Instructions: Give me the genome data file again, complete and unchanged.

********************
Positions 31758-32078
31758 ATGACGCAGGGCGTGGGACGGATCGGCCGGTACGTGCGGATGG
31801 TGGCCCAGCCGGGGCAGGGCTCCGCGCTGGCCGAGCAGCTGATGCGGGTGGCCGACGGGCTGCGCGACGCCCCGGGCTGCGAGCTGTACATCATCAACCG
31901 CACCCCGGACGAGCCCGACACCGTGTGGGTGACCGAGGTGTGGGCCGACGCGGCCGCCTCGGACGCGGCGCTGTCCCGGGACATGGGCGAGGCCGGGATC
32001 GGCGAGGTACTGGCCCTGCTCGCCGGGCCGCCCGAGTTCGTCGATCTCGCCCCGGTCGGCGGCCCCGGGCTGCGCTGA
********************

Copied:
Positions 31758-32078
31758 ATGACGCAGGGCGTGGGACGGATCGGCCGGTACGTGCGGATGG
31801 TGGCCCAGCCGGGGCAGGGCTCCGCGCTGGCCGAGCAGCTGATGCGGGTGGCCGACGGGCTGCGCGACGCCCCGGGCTGCGAGCTGTACATCATCAACCG
31901 CACCCCGGACGAGCCCGACACCGTGTGGGTGACCGAGGTGTGGGCCGACGCGGCCGCCTCGGACGCGGCGCTGTCCCGGGACATGGGCGAGGCCGGGATC
32001 GGCGAGGTACTGGCCCTGCTCGCCGGGCCGCCCGAGTTCGTCGATCTCGCCCCGGTCGGCGGCCCCGGGCTGCGCTGA